Wednesday, October 10, 2007

commitment to justice and Jesuit higher education

Father Locatelli spoke of the idea of the “commitment to justice and Jesuit higher education,” and the common mission of the Jesuits to ensure justice in a globalizing world. Father Locatelli, president of Santa Clara University, has discussed many different programs to help solve problems like poverty and injustice. The aim of these programs is to help change the worldview on poverty. Locatelli has been appointed Secretary for Higher Education by the Superior General for the Society of Jesuits, Father Kolvenbach. Locatelli called us not only to recognize poverty as a part of society, but rather that we must to walk with the impoverished and help install necessary programs designed to improve their lives.
“My great fear is our lost opportunity for learning to live as people of solidarity, as the United States policies turn more toward isolationism, a divisive war, and homeland fears,” Locatelli claimed. Therefore, we are called to look to Kolvenbach, and his ideas for achieving social justice. In Kolvenbach’s essay, “Commitment to Justice in Higher Jesuit Education,” he challenges Jesuit institutions to make educating for social justice an essential part of their mission. An example is the trip organized to El Salvador during the spring semester of the academic year. The El Salvador service excursion is created with hope to change the worldview on poverty, through the process of observing it first-hand. The main focus of a service learning based education is the transformation of the individual as a whole. Through experiences such as trips to impoverished countries like El Salvador, emotions are triggered in individuals to share the universal desire to better the world.
Globalization is a new and harsh reality which calls for experienced educational techniques, faculty, as well as students. Locatelli therefore, proclaims that faith must be integrated with justice. A classic experience which called for this type of integration was the universal impact that Hurricane Katrina had on society, and poverty came in mass amounts as a result of the destruction. Many Catholic affiliated organizations created relief forces to help those who were affected by Katrina, and aimed to aid in the elimination of the destructive effects that the hurricane caused.
Father Locatelli reminded us of the importance to recognize the harsh realities of the world, rather than to merely seek cultural enrichment. He calls students of Jesuit institutions to not only become aware of the great differences between the rich and the poor, but to become acquainted first-hand with injustice and poverty at its worst. Jesuit institutions are called to seek to develop students, faculty, and staff members that will put an honest attempt towards the recognition of globalization. However, this process requires much more than the installment of social programs which aim to help the economic statuses of the impoverished, and have no actual contact with the poor themselves. Father Localtelli then reminds us that the impoverished must have an actual say in the initiation of these service organizations and programs, in order for success to be achieved.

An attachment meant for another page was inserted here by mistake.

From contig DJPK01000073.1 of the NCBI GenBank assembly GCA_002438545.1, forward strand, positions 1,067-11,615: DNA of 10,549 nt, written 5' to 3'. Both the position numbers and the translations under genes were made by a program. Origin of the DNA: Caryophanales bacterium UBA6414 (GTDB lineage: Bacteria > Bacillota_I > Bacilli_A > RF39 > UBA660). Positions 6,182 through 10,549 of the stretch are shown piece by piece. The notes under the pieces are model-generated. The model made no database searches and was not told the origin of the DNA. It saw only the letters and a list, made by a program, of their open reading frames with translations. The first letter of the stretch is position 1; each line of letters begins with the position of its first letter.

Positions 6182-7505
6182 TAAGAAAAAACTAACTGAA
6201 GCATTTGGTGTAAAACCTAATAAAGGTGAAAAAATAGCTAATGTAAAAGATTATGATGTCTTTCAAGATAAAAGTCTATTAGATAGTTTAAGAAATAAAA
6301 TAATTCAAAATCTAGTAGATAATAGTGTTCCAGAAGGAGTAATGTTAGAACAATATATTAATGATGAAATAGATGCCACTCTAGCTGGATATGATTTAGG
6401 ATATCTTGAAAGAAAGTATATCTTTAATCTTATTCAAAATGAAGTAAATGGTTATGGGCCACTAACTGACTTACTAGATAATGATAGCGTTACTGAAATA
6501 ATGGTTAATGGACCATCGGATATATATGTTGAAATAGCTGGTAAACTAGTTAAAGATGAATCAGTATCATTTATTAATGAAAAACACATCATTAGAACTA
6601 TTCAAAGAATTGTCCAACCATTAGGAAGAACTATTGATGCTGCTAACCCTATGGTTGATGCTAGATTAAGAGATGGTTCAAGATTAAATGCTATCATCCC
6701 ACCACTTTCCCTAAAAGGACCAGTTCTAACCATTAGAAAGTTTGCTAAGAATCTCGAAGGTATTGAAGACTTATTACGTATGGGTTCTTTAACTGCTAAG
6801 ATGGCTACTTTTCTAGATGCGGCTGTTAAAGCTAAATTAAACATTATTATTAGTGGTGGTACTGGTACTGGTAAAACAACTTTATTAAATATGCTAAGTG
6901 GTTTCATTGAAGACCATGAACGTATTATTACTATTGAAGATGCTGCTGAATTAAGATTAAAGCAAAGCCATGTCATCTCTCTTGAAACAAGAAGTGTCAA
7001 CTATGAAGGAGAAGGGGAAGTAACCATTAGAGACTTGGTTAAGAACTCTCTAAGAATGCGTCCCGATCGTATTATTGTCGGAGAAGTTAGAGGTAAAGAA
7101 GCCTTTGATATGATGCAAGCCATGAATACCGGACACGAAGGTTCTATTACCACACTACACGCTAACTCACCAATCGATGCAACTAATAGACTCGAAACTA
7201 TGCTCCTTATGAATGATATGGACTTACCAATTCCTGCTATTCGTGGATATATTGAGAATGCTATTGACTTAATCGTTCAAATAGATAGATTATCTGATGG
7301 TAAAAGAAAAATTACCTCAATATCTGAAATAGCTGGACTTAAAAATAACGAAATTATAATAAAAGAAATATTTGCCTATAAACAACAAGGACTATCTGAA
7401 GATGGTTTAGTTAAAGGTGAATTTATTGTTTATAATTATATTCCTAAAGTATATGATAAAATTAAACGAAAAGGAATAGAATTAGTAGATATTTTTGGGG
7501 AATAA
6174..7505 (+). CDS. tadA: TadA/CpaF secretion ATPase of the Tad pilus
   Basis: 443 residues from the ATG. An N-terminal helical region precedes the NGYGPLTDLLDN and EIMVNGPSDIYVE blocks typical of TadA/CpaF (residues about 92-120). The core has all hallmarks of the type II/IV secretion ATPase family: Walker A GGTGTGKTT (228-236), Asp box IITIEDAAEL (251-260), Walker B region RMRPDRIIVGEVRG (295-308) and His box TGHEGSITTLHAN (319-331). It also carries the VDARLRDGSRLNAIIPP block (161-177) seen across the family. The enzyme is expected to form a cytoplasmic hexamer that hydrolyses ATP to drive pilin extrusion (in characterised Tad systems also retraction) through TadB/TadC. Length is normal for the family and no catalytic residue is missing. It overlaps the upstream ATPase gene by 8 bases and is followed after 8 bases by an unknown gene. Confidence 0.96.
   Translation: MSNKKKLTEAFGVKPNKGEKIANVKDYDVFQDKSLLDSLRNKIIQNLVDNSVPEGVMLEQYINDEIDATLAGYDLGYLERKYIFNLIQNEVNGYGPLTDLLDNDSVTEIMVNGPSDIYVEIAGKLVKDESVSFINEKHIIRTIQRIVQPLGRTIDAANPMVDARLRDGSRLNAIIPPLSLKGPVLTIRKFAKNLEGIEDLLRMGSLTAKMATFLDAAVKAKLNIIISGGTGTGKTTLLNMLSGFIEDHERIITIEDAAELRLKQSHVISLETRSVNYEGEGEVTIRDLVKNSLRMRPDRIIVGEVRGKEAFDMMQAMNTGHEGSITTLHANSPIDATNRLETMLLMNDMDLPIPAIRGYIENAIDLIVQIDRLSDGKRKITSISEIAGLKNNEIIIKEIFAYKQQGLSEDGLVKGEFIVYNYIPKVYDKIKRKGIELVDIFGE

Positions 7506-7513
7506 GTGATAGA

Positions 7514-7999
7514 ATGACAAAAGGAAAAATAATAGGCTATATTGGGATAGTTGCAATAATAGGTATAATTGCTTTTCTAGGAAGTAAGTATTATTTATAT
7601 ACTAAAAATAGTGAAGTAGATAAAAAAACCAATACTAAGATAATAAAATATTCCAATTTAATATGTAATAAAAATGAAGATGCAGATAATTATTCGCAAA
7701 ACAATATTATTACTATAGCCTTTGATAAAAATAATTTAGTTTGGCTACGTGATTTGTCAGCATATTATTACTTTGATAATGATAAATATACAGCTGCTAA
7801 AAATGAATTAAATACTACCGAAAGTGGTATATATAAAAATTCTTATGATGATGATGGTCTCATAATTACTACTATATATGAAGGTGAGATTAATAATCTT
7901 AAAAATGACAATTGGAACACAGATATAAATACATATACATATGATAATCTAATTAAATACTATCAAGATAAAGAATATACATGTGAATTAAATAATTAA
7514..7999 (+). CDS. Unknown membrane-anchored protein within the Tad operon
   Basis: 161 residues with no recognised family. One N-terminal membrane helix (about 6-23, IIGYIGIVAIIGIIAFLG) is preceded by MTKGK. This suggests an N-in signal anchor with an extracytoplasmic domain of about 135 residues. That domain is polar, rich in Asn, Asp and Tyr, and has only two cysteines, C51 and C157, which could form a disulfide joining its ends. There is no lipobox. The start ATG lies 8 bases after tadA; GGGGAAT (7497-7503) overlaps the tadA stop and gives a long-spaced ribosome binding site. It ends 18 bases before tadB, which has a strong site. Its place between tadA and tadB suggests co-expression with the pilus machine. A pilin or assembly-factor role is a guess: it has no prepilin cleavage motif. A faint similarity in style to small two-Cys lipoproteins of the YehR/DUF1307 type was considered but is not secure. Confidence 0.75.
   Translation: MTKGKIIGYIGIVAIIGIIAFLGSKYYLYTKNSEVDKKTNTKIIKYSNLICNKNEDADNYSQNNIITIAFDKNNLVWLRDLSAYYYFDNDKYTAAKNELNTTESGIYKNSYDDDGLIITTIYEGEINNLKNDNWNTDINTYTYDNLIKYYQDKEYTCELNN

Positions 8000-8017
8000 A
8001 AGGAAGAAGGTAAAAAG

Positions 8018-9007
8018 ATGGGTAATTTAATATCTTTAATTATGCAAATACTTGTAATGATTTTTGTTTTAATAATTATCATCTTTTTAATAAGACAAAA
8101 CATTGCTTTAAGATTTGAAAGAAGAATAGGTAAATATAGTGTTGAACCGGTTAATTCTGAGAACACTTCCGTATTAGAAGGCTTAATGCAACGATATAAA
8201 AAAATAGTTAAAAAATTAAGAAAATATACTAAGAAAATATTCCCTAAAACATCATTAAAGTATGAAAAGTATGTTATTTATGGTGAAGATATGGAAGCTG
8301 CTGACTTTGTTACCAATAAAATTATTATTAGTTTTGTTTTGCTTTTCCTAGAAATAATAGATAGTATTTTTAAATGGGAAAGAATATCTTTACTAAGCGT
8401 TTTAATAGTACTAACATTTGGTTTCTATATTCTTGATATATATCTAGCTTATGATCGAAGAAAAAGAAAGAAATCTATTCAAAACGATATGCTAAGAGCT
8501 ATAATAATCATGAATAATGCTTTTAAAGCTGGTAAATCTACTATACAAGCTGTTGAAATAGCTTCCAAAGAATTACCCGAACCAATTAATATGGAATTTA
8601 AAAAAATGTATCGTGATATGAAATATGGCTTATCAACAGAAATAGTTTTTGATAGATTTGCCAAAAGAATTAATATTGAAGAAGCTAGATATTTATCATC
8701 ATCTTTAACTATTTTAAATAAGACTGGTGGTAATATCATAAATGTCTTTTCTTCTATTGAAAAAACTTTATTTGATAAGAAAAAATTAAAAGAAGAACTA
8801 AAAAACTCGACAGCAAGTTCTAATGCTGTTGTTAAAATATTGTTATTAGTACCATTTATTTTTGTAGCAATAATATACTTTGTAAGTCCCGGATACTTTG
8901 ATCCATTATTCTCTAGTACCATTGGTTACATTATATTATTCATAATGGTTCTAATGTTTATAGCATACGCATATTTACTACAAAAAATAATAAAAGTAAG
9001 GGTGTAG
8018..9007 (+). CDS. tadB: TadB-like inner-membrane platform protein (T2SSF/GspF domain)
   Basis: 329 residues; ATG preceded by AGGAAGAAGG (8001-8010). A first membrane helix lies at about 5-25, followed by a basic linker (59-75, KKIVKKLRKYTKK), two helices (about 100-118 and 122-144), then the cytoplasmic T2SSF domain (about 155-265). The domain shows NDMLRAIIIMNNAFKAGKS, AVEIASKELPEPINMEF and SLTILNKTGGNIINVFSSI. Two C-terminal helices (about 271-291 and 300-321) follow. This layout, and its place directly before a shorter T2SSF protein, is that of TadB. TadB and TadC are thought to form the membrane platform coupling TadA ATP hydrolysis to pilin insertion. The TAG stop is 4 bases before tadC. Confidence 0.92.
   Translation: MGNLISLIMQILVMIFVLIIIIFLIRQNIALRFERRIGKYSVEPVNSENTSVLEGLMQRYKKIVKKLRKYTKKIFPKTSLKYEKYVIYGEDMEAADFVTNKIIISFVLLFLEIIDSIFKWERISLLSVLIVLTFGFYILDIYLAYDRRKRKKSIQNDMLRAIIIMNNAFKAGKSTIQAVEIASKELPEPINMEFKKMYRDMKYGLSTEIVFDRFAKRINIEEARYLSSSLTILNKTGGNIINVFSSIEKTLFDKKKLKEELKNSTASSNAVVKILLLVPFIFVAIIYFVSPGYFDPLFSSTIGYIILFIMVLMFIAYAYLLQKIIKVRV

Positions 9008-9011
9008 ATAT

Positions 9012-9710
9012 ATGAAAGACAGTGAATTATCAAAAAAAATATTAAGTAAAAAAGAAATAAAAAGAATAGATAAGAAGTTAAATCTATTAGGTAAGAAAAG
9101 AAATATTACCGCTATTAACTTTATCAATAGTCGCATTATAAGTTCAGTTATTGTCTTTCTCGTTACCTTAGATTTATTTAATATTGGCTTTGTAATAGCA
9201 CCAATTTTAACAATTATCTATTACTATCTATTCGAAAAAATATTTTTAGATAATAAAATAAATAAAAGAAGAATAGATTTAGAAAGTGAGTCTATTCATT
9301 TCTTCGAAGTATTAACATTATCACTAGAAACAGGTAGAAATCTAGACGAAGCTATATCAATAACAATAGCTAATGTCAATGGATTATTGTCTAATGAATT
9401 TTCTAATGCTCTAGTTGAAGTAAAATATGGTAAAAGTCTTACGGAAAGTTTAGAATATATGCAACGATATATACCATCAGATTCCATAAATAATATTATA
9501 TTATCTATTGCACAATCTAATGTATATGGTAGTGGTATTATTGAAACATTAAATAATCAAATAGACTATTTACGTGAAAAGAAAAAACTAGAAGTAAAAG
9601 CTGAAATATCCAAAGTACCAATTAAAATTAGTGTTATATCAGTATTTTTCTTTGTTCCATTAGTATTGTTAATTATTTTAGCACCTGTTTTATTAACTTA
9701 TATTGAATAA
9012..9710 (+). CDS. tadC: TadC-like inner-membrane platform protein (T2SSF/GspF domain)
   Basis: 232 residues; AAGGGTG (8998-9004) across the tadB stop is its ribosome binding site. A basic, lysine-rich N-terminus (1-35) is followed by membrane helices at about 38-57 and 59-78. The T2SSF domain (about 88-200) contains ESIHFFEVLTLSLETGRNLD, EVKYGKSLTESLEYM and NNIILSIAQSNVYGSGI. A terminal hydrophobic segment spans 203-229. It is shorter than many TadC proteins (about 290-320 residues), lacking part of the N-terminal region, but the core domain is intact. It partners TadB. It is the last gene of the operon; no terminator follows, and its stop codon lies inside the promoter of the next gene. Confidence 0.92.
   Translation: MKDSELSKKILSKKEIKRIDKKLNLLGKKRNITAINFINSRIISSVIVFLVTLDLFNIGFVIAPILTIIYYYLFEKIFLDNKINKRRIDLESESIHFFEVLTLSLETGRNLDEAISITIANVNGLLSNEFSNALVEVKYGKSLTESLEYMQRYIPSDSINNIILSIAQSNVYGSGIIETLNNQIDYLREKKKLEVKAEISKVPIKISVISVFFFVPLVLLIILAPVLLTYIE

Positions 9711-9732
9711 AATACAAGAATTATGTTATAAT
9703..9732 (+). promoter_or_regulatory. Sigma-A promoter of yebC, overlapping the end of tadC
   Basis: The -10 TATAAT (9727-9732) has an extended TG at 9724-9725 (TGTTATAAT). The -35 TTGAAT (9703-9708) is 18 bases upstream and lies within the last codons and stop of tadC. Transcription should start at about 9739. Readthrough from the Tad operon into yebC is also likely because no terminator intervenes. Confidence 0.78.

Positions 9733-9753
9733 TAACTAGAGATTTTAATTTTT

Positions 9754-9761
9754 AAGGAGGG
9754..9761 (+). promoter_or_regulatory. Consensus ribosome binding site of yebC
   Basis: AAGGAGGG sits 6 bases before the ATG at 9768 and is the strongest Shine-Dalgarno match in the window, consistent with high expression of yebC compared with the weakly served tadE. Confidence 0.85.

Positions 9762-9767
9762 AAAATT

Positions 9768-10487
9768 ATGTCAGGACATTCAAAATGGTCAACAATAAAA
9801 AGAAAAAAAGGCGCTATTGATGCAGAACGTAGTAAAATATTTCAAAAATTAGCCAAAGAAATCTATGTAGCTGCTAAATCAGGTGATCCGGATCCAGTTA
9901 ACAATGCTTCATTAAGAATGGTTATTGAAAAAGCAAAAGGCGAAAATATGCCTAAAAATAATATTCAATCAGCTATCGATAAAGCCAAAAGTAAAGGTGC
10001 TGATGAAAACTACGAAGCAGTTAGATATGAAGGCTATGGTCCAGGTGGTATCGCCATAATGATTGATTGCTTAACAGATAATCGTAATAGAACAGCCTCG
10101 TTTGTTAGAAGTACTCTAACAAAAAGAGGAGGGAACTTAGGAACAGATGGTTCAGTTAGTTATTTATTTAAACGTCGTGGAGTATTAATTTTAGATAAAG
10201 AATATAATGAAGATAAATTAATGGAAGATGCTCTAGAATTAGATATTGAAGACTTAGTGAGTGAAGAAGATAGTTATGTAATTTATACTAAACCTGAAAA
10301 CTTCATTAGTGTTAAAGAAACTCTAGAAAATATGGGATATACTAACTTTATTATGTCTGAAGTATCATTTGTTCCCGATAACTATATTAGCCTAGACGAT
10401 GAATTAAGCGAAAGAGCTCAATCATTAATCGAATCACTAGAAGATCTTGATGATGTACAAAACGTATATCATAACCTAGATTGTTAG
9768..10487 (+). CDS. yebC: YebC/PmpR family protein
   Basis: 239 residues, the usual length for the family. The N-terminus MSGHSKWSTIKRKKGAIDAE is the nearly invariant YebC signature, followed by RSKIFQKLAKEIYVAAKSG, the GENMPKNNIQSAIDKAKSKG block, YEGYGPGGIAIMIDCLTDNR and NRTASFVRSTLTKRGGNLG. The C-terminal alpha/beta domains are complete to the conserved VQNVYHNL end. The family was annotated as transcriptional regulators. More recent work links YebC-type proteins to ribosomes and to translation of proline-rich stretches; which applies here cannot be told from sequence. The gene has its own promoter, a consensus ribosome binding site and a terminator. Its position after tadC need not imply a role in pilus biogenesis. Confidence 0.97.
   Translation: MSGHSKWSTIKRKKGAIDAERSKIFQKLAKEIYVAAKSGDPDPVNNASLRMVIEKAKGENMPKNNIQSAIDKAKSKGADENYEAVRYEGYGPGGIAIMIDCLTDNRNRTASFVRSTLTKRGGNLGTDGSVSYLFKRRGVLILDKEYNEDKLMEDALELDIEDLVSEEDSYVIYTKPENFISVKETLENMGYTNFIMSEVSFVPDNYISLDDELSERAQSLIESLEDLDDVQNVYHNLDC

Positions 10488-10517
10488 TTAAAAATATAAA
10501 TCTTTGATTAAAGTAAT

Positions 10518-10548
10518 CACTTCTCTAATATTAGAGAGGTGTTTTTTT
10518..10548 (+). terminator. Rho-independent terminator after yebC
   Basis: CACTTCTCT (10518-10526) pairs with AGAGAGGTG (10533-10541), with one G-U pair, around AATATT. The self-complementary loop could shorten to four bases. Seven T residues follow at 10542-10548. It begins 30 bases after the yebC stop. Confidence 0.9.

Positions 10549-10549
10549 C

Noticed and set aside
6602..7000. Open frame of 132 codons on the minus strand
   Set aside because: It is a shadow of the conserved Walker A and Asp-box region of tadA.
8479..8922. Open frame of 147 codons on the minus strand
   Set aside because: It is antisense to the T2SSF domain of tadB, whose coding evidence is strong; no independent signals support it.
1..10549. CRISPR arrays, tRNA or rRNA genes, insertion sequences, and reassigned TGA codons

Locatelli suggests that we attempt to fashion a more humane and sustainable world, and in return intend to eliminate the massive amounts of injustice and poverty present. Kolvenbach suggests that there is a multitude of ways that we can aim to sustain such a vision of the world, through the following processes: the use of knowledge to overcome poverty and inequality, the use of technology and science to include all people and as a result eliminate opposition, the uniting of religion and cultural religions, and developing the whole sense of the culture of life. Locatelli suggests that economic stability and global warming must also be a part of the basis of education as a whole, because it is through education that we can organize ways to eliminate and prevent social injustice in future generations.

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